Under the new bill, the proportion of homes worth enough to take advantage of the MID would decrease from 44% to 12.5%.
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Lobbyists, start your engines!

Senate Republicans unveiled a tax reform legislation proposal late yesterday that differs dramatically from a bill now heading to the floor of the House of Representatives as soon as next week.

Although the two Congressional branches' overhaul plans split with each other on--among a number of key policy measures--capping the mortgage interest deduction at $1 million vs. $500,000, neither bill offers meaningful support of an incentive for middleclass Americans' access to homeownership.

We spoke yesterday with National Association of Home Builders ceo Jerry Howard on the House Tax Cuts and Job Acts measure approved yesterday by the House Ways and Means Committee for a full vote on the House floor.

Here are the highlights from Howard's remarks on why he and the home builders group will oppose the House legislation in its current form, and will likely work to amend key areas of the Senate measure making its way in committee:

"I was very disappointed when the bill came out, and the ability of states to issue tax exempt bonds was gone. The low income tax credit remains, but without the tax exempt bonds, it's eviscerated. There's no commitment to a meaningful homeownership tax incentive.

"The corporate rates are reduced, but the pass-through rates, while being reduced, have such stringent rules on them that most of our small builders won't be getting much of a tax break at all. And even if they do, they won't be on a par with their corporate competitors." "No. 3, the personal tax cuts are sunset; they're temporary, while the corporate tax cuts are permanent.

"We felt like the whole framework that the President laid out was being ignored by the House Republicans, and we changed our position. Very unusual for us to change our position like that. But we changed it very aggressively."

On how the House plan will gut the mortgage interest deduction as an incentive and possibly devalue homes in markets across America:

"We are very concerned with the limitation on the mortage interest deduction. It's really limited in two ways. First, with the doubling of the standard deduction, most tax payers won't itemize. That means most tax payers won't use the mortage interest deduction. So, only the wealthy will use it.

"So, when you're talking about only the wealthy using the deduction, and then you're capping it at $500,000, you're looking at maybe 7 million houses in America, currently on the market, that are now overvalued, because they're counting on the buyers being able to use that deduction.

"That means that those homes [owners] will have to probably lower their prices in order to be sold. And history shows us that when you start lowering prices of homes in one price-point in the market, they all fall into place like a domino effect.

"So we think that the average homeowner's house value will decline somewhere around 5%--other organizations are saying as much as 10%. This fact alone makes us very concerned about the prospect of a housing recession."

Why the timing is bad, especially given housing's current challenges:

"You have an industry that's really at only 66% of capacity. You have a home buying population that's just getting back into the mindset where housing is a good investment, and then you put the prospect of this tax bill and its potential implications out there in the marketplace, the timing couldn't be worse."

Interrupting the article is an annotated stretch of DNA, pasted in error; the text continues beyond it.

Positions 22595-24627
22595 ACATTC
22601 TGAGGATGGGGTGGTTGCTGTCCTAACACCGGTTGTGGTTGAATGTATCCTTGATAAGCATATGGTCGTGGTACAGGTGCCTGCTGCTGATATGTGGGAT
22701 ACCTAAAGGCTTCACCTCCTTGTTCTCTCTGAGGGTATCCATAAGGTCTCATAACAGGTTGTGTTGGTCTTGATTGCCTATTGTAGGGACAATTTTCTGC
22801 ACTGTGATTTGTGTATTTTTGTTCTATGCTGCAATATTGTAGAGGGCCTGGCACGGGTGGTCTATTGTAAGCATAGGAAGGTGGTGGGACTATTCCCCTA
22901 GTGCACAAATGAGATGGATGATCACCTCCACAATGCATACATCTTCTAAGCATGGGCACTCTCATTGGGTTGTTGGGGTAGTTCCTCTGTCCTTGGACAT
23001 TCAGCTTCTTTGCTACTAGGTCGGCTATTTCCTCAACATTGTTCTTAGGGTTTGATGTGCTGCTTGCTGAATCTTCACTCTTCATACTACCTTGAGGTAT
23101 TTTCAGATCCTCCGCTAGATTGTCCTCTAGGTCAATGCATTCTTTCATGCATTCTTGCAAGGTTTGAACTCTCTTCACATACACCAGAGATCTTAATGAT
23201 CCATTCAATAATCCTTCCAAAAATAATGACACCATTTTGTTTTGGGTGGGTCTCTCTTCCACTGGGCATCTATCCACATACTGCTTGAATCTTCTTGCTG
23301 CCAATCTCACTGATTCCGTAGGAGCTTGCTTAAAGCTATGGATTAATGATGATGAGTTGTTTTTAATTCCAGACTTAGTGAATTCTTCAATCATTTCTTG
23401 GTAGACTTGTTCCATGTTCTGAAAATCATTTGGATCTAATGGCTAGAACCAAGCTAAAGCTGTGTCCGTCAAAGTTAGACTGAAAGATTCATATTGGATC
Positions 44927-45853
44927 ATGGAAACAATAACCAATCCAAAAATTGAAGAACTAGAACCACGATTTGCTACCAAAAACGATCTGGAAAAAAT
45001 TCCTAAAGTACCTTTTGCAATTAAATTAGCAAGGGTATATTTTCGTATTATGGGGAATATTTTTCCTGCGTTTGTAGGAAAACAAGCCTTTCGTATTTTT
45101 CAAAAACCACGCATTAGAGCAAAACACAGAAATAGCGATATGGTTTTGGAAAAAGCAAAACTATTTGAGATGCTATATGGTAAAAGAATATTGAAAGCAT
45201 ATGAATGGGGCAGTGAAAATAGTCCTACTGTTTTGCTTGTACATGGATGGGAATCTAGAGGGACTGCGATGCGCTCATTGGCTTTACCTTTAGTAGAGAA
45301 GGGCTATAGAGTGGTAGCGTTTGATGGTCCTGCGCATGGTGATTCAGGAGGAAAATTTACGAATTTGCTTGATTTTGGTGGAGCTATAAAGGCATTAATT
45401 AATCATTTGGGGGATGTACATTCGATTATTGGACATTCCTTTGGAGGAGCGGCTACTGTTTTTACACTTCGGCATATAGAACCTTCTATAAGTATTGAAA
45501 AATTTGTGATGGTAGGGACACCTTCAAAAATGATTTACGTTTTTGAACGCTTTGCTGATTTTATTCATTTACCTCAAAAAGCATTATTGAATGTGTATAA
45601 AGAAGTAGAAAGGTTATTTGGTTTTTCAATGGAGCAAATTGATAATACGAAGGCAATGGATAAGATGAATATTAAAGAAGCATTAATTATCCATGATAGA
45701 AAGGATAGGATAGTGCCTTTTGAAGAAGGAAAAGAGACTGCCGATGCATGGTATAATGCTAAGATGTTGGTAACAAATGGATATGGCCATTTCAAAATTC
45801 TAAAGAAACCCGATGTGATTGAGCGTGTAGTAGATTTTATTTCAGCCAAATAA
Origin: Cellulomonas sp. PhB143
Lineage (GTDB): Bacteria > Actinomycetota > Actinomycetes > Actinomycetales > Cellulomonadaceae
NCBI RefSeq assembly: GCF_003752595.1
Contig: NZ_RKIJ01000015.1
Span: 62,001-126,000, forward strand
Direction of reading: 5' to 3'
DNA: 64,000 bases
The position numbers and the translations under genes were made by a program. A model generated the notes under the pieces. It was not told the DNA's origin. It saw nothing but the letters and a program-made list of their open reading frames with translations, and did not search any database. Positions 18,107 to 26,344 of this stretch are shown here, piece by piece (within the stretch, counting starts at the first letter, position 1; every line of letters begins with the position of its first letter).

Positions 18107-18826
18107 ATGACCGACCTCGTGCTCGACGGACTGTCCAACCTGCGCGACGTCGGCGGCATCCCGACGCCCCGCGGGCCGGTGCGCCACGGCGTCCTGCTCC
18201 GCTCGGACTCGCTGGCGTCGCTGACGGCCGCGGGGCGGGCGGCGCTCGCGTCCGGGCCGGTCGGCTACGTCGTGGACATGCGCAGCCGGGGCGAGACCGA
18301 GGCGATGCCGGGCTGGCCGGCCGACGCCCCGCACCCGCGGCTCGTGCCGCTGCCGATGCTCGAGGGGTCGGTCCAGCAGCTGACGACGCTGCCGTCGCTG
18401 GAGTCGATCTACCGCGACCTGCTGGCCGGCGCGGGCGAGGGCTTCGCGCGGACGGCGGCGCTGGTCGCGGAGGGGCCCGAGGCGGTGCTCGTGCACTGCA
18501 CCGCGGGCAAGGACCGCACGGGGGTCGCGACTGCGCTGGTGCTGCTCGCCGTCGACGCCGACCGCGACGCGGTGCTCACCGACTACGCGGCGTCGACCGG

Here's how low income housing development could be stifled by the House bill:

"Since the Tax Reform Act of 1986, the single best low income housing production program has been Section 42 of the tax code, the Low Income Housing Tax Credit. While the bill retains that part of the code in place, the bill takes away the ability of state governments to issue tax exempt bonds for housing. That's relevant, because when a developer goes in to use the tax credit program to build affordable rental housing, they almost always combine the tax credit with tax exempt bond financing.

"The tax credit provides financing at the back end of the deal. The tax exempt bonds provides front-end financing. The two have to link together in most cases in order to make the project pencil out. You take away that tax exempt financing, and the builders can get tax exempt bonds maybe from state governments, but those don't yield the same. Meaning the cost of production are going to be higher, meaning the rents have to be higher, which puts them out of compliance with the tax credit. It's a really really dangerous situation that the [House] tax bill has put the housing tax credit into."

A call for builders to act now:

"We intend to oppose the House bill in its current form on the House floor. Now, many people might say, 'why don't you try to get an amendment on the House floor?' My understanding is the process is going to be totally locked down and there won't be any amendments. So, on the House side, we're going to oppose the bill.

"We're still waiting to see [early yesterday] what the Senate bill looks like. Indications are that it may be more favorable. So, we haven't taken a position on the Senate bill as of yet. We are working the Senate to try and get them to understand how bad the House bill is.

"What we would ask [builder/members] to do is contact their member of the House of Representatives, urge them to vote against the House tax bill. It's bad for housing; it's bad for small business; it's bad for middle class America. On the Senate side, we would urge them to take a hard look at some of the pro housing provisions that people are talking about and include them in the bill.